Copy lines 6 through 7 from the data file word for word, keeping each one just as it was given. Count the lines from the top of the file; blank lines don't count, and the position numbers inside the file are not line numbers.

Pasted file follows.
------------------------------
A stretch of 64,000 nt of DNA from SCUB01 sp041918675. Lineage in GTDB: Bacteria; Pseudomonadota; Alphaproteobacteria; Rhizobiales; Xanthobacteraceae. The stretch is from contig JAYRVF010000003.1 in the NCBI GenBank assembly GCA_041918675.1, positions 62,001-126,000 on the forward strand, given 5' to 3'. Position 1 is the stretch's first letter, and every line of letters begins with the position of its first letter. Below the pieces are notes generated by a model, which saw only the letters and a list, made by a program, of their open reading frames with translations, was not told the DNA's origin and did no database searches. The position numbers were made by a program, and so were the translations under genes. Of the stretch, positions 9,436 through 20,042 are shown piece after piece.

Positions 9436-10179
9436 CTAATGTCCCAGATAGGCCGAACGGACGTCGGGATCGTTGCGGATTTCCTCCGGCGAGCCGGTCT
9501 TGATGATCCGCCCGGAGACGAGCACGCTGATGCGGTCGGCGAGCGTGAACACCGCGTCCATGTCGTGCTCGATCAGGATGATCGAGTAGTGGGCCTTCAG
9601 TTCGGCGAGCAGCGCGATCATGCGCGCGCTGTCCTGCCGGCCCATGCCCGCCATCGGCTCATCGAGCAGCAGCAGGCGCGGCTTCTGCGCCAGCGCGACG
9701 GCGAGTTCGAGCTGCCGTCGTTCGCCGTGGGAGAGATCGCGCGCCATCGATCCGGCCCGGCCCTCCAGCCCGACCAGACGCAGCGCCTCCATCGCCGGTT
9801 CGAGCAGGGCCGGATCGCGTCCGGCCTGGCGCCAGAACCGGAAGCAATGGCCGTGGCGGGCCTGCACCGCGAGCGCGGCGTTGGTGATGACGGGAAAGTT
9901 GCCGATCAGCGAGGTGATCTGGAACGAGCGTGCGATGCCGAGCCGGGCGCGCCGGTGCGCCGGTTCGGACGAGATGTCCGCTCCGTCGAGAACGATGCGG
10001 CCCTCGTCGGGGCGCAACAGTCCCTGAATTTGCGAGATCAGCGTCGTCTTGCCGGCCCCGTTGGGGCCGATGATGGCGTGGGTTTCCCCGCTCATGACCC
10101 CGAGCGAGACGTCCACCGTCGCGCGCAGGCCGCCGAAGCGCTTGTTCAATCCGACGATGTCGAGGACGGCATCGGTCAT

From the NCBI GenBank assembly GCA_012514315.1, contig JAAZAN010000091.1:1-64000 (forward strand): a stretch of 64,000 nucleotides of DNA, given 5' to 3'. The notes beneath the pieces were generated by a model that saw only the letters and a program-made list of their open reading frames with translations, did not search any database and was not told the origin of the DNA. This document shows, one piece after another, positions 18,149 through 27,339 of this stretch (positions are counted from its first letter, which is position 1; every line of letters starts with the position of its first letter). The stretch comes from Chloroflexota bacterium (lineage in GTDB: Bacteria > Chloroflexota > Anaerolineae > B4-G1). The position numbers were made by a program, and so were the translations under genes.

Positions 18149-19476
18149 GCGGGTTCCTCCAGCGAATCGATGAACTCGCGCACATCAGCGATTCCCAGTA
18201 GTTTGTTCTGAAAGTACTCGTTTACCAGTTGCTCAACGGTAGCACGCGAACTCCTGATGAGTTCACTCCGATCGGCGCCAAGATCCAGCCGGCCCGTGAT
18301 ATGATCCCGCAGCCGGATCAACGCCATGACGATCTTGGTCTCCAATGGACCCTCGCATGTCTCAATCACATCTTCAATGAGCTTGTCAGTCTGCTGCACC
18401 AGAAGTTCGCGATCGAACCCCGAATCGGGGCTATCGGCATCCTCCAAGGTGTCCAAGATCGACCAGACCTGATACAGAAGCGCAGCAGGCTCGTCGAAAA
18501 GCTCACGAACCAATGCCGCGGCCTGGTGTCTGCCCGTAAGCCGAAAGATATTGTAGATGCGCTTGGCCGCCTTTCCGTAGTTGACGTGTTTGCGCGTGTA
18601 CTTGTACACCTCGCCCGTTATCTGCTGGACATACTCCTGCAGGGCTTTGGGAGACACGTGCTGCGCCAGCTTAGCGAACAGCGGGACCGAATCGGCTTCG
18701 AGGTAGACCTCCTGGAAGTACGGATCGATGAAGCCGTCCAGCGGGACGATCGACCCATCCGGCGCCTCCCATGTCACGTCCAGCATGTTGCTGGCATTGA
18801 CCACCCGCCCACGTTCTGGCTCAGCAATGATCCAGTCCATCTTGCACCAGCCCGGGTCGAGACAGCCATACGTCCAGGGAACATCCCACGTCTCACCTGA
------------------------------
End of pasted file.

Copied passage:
9701 GCGAGTTCGAGCTGCCGTCGTTCGCCGTGGGAGAGATCGCGCGCCATCGATCCGGCCCGGCCCTCCAGCCCGACCAGACGCAGCGCCTCCATCGCCGGTT
9801 CGAGCAGGGCCGGATCGCGTCCGGCCTGGCGCCAGAACCGGAAGCAATGGCCGTGGCGGGCCTGCACCGCGAGCGCGGCGTTGGTGATGACGGGAAAGTT